- The Washington Times - Friday, June 24, 2005

TEHRAN — Iranians clogged polling stations in a tight presidential election yesterday, choosing between a powerful cleric who liberals hope will protect Iran’s reforms and an ultraconservative who tapped into deep resentment over the nation’s economic woes.

The country’s first runoff vote reflected sharply differing visions for the future of Iran and its relations with the West. But for many Iranians, it came down to a choice over what weighs more heavily on their minds: the fate of reform or Iran’s shattered economy.

“The real nuclear bomb that Iran has is its unemployed young people,” said Ali Pourassad, who voted for hard-liner Mahmoud Ahmadinejad.

Mr. Ahmadinejad, the 49-year-old mayor of Tehran and a former Republican Guard commander, has presented himself as a champion of the poor in a country where unemployment is as high as 30 percent. But he has also vowed a return to the rigid principles of the 1979 Islamic Revolution.

That stance has sent liberals and business leaders rushing into the arms of his opponent, Hashemi Rafsanjani, an insider of Iran’s theocracy.

While many reformers have been suspicious of the 70-year-old Mr. Rafsanjani in the past, they were more afraid Mr. Ahmadinejad will crush the greater social freedoms and openings to the West won over the past decade.

For other voters, Mr. Rafsanjani — who was president from 1989-1997 — represented a steady hand to guide Iran.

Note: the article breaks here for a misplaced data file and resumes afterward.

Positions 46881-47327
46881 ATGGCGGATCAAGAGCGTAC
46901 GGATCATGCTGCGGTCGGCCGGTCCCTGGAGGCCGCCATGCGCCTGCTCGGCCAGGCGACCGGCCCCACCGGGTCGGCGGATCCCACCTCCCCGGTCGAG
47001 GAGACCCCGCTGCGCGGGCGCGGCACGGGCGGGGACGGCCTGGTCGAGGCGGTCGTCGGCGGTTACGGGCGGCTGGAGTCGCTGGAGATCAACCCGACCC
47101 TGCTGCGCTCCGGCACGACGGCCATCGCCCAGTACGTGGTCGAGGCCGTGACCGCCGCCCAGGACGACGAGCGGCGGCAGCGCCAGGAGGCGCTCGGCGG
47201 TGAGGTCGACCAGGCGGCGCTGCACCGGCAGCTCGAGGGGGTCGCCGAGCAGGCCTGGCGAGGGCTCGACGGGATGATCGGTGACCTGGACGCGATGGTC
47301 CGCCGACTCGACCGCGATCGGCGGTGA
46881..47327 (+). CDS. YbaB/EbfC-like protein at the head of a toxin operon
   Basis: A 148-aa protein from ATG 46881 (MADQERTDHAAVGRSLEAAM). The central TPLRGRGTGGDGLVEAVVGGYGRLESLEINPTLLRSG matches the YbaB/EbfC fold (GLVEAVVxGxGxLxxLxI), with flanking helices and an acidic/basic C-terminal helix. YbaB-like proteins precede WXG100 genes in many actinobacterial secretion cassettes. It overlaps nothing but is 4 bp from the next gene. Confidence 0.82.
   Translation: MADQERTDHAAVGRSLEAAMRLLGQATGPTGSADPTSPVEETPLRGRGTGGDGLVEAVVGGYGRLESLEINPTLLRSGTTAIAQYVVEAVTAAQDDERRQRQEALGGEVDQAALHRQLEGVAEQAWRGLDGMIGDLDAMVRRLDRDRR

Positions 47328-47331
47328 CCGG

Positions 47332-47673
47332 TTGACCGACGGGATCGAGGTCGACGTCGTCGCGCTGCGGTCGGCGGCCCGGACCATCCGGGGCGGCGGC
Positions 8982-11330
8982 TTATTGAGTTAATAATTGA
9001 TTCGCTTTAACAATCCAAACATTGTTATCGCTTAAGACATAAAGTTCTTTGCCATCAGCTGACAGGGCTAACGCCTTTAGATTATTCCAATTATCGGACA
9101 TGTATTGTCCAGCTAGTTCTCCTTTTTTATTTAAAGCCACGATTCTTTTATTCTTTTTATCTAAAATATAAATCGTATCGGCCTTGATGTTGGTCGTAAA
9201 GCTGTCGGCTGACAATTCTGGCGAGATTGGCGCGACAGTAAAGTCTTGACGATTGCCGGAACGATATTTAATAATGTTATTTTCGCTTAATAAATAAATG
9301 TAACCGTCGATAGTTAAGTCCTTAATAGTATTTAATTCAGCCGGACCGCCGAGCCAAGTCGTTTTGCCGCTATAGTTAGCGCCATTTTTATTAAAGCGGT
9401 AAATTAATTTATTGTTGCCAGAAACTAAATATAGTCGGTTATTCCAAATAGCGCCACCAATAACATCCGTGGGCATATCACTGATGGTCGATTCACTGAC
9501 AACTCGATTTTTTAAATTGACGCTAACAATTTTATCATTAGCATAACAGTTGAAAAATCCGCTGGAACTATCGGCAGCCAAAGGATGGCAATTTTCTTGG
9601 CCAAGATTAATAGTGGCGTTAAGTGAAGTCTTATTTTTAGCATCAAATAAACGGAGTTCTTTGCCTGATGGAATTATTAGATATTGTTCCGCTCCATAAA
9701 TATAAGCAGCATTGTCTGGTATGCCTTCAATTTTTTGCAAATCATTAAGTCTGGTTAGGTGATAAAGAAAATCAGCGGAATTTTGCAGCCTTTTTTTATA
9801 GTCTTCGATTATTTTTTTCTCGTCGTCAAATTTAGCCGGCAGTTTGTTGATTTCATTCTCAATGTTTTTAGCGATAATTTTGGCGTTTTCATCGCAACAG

“It’s about experience. Ahmadinejad doesn’t have the experience. He should stay as mayor of Tehran, not try to run the country,” said Parvaneh Mansouri, barely visible beneath her black chador pulled tight around her face in a wholesale food market in Tehran after voting for Mr. Rafsanjani.

Heavy turnout forced authorities to extend voting for nearly four hours. The first results were expected in the early hours today.

Mr. Ahmadinejad, said to be backed by the hard-line core of Iran’s theocracy, broke into yesterday’s runoff after coming out of nowhere to win the No. 2 spot in the vote a week ago. That stunned Mr. Rafsanjani, who had been touted as the favorite but only finished with 20 percent, ahead by a half percentage point margin.

The first-round vote was marred by accusations that Republican Guards and their vigilante allies intimidated voters in favor of Mr. Ahmadinejad.

During yesterday’s voting, the reformist-led Interior Ministry reported “interference” at some Tehran polling stations. A ministry worker who was at a polling station reminding officials to watch for violations was arrested after he got into an argument with representatives of one of the two candidates, ministry spokesman Jahanbakhsh Khanjani said.

An Interior Ministry observers’ group reported 300 complaints of violations in Tehran, said group leader Ibrahim Razini.

Mr. Ahmadinejad’s surprise strength alarmed moderates and business groups at home and was watched with concern by international officials. Mr. Ahmadinejad would likely be a tough negotiating partner in Iran’s talks with Europe over its nuclear program, which the United States contends aims to develop a nuclear weapon. Iran says the program is only for producing energy.

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